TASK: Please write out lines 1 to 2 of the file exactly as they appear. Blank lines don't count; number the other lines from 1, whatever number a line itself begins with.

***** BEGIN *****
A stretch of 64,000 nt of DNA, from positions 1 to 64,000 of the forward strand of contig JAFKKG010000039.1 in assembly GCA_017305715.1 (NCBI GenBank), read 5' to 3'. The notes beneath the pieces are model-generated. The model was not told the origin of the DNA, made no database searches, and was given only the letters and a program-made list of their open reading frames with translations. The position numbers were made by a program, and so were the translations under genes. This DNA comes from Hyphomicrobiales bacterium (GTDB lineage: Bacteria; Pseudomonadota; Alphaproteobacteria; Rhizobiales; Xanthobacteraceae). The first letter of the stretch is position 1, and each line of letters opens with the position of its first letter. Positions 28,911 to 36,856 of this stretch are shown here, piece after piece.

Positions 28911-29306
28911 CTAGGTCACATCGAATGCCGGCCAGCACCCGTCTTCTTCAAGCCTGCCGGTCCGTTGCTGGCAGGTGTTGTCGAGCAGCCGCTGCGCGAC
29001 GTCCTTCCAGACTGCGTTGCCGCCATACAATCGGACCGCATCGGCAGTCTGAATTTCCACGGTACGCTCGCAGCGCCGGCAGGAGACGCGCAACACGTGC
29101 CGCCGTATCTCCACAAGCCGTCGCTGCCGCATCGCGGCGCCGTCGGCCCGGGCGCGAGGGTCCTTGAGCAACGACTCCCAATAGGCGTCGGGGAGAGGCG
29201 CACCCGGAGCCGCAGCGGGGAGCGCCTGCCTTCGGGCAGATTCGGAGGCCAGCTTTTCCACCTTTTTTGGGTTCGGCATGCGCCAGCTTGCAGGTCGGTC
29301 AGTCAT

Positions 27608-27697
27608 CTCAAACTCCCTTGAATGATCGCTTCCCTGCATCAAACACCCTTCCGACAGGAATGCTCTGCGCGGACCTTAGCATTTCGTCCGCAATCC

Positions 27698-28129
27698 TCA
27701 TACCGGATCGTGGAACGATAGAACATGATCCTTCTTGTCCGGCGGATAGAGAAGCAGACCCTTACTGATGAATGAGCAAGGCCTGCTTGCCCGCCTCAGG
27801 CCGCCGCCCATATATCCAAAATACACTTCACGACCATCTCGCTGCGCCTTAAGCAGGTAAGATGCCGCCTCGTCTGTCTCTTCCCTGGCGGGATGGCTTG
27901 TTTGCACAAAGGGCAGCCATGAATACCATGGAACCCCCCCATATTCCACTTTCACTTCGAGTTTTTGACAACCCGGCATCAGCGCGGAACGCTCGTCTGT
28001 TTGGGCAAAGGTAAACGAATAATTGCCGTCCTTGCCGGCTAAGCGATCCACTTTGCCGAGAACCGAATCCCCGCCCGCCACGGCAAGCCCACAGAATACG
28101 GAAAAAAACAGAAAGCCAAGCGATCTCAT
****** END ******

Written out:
A stretch of 64,000 nt of DNA, from positions 1 to 64,000 of the forward strand of contig JAFKKG010000039.1 in assembly GCA_017305715.1 (NCBI GenBank), read 5' to 3'. The notes beneath the pieces are model-generated. The model was not told the origin of the DNA, made no database searches, and was given only the letters and a program-made list of their open reading frames with translations. The position numbers were made by a program, and so were the translations under genes. This DNA comes from Hyphomicrobiales bacterium (GTDB lineage: Bacteria; Pseudomonadota; Alphaproteobacteria; Rhizobiales; Xanthobacteraceae). The first letter of the stretch is position 1, and each line of letters opens with the position of its first letter. Positions 28,911 to 36,856 of this stretch are shown here, piece after piece.

Positions 28911-29306